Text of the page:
In the last year, several major terrorist attacks have been carried out in the West Bank, but Israel located the perpetrators, Fatah members from Nablus and Hamas members from the Hebron area, and killed them.
    Among the few wanted figures still at large are Hamas members operating in Hebron.

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News Resources - North America, Europe, and Asia:

  • Gates: Sanctions Are Impacting Iran
    Sanctions aimed at stopping Iran from developing nuclear weapons are having an impact, U.S. Defense Secretary Robert Gates said Monday. "We know that they are concerned about the impact of the sanctions. The sanctions are biting more deeply than they anticipated," he said. Gates said he disagreed with a recent assertion by Israeli Prime Minister Benjamin Netanyahu that a military threat was the only way to influence Iran's nuclear policies. "I disagree that only a credible military threat can get Iran to take the actions that it needs to, to end its nuclear weapons program. We are prepared to do what is necessary, but, at this point, we continue to believe that the political-economic approach that we are taking is, in fact, having an impact on Iran." But, he noted, "when it comes to Iran, all options are on the table."  (CNN)
  • UN Indictments of Hizbullah Members Near in Lebanon Killing - Jay Solomon and Margaret Coker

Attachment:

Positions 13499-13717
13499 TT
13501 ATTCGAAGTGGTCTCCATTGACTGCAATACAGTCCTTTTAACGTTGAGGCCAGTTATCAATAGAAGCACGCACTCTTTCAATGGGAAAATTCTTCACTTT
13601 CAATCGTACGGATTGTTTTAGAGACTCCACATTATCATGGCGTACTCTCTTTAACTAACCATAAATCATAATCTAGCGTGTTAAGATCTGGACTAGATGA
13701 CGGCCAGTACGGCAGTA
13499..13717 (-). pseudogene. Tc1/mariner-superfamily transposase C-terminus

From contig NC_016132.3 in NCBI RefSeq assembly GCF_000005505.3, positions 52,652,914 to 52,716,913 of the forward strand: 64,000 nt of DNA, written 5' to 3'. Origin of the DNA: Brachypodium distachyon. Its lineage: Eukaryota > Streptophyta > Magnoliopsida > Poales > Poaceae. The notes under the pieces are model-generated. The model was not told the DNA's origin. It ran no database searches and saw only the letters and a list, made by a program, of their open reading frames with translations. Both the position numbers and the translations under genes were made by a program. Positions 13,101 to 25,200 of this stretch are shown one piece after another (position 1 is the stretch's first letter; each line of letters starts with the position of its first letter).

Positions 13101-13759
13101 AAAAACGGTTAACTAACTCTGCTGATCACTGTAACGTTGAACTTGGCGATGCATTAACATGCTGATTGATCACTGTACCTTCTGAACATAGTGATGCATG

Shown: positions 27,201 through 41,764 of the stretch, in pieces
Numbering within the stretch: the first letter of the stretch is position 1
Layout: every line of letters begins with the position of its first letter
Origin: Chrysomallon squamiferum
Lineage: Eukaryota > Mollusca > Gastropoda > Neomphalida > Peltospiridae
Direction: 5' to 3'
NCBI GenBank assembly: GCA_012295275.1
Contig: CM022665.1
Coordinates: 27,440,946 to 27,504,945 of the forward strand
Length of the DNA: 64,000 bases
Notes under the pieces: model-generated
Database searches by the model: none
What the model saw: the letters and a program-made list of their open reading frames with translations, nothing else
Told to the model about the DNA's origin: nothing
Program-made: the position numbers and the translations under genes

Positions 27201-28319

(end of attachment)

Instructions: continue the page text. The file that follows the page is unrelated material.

The UN-backed court investigating the 2005 assassination of former Lebanese Prime Minister Rafik Hariri is moving to indict between two and six members of Hizbullah by year-end. The militant group threatens violence if the indictments are handed down. The UN probe is looking at Mustafa Badreddine, a senior Hizbullah military commander and brother-in-law of Imad Mugniyah, who was among the FBI's most-wanted men before his death nearly three years ago.
        Mugniyah oversaw a string of terrorist attacks against American interests in the 1980s, including the 1983 bombing of the U.S. Marine Corps barracks in Beirut that killed 241 servicemen. Mugniyah is believed by UN investigators to have also played a role in the car bombing in Beirut that killed Hariri and 22 others. The president of the UN Special Tribunal for Lebanon told reporters in The Hague on Wednesday that it is his hope that the indictments will be issued next month. Hizbullah isn't likely to give up any of its members to the tribunal, and Lebanon's armed forces are significantly weaker than Hizbullah's militia.